Companies that want to put their money where their mouth is when it comes to reducing inequality among their workforce now have an app to help. HR analytics platform Syndio has created a pay equity app, PayEQ, which plugs in to payroll and HR software. It compares employee data such as job title, length of time at the company, and experience level to identify salary disparities. Syndio recently raised $17.1 million in an investment round led by Bessemer, which topped off a $7.5 million Series A round back in May 2020.

The bottom line: Even companies sincerely committed to pay equity would struggle to get this kind of big picture perspective on potential pay disparities without a dedicated app. But even smaller companies could benefit from having it laid out this clearly. Although SMBs aren’t Syndio’s target, I’m willing to be that HR and payroll software companies servicing them will eventually build something similar into their own products.

⏪ Rewind wraps up a $15 million Series A round

Cloud backup and recovery service Rewind is moving forward fast, rounding out January by closing a $15 million Series A round led by Inovia Capital. The company’s revenue has grown 1,113 percent over the last three years, according to a report on the raise by Insightful Accountant.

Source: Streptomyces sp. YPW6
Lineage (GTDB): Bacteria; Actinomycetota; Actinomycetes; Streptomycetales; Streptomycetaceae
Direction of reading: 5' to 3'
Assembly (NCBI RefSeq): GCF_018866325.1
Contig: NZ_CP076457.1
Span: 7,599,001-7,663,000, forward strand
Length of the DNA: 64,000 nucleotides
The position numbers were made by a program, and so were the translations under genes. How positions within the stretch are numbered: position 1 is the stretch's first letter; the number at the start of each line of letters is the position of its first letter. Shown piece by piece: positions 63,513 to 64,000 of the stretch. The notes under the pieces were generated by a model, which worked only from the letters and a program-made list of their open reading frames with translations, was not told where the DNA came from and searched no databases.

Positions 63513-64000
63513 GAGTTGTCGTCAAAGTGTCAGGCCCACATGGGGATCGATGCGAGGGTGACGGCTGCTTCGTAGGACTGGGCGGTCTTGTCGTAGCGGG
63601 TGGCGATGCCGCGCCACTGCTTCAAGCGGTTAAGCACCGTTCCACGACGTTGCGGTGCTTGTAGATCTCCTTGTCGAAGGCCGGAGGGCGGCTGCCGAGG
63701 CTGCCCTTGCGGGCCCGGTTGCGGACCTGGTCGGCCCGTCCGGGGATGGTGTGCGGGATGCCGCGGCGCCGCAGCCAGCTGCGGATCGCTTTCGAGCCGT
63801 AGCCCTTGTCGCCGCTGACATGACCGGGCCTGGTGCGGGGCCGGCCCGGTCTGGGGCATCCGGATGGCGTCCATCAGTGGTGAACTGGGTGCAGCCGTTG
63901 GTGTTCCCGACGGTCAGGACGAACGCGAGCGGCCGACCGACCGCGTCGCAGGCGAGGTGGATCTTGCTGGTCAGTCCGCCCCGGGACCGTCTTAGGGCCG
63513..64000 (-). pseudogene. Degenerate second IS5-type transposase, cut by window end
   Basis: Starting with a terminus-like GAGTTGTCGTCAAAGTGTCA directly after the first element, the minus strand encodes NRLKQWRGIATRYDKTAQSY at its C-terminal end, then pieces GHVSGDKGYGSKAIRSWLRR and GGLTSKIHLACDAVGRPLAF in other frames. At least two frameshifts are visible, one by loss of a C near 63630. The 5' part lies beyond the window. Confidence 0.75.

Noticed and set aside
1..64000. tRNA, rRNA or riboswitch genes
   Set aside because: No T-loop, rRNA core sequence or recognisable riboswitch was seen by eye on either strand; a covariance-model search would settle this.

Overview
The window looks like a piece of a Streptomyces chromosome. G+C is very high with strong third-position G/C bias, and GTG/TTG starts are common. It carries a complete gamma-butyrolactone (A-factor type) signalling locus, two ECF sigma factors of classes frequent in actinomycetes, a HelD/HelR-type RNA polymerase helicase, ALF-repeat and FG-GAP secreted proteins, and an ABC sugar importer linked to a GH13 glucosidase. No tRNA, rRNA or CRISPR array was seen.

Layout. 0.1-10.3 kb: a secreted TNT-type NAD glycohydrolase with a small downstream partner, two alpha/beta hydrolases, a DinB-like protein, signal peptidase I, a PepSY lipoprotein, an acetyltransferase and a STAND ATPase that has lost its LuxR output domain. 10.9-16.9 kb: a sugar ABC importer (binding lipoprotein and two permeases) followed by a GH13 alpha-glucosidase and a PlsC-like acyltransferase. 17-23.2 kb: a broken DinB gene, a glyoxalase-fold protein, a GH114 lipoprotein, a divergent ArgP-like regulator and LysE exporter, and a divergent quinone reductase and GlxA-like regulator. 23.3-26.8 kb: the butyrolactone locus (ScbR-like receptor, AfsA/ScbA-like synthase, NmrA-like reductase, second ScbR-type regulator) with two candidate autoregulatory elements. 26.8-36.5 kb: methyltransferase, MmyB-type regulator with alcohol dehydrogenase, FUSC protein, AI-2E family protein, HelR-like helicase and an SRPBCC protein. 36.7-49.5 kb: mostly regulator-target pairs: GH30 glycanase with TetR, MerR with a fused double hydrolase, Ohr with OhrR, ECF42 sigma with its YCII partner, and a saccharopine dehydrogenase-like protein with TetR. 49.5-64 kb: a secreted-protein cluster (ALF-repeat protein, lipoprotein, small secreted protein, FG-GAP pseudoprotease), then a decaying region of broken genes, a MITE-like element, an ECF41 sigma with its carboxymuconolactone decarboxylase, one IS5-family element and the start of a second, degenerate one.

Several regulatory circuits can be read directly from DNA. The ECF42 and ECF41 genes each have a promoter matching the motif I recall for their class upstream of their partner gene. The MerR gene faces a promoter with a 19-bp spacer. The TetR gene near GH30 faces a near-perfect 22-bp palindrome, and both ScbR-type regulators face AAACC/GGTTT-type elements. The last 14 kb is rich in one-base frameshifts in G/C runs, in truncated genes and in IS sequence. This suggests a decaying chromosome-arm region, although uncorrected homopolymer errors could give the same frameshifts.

The bottom line: Most cloud accounting software companies do a good job of backing up your data, but they often don’t offer version control. This is one reason Rewind has become so popular. Think of it as an “undo” button for your QuickBooks Online account — and soon Xero. Rewind says the money will go towards accelerating development projects already in the pipeline and growing the team. Full disclosure: Rewind is a sponsor of my Cloud Accounting Podcast.

 

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🦄 Melio is the latest cloud accounting unicorn

Is it a bird? Is it a plane? No, it’s a shiny new "unicorn (a tech company valued at over a billion dollars) called Melio. Having grown 2,000 percent in 2020, the accounts payable platform serving small businesses is now valued at $1.3 billion after raising another $110 million, not long after a previous $144 million round.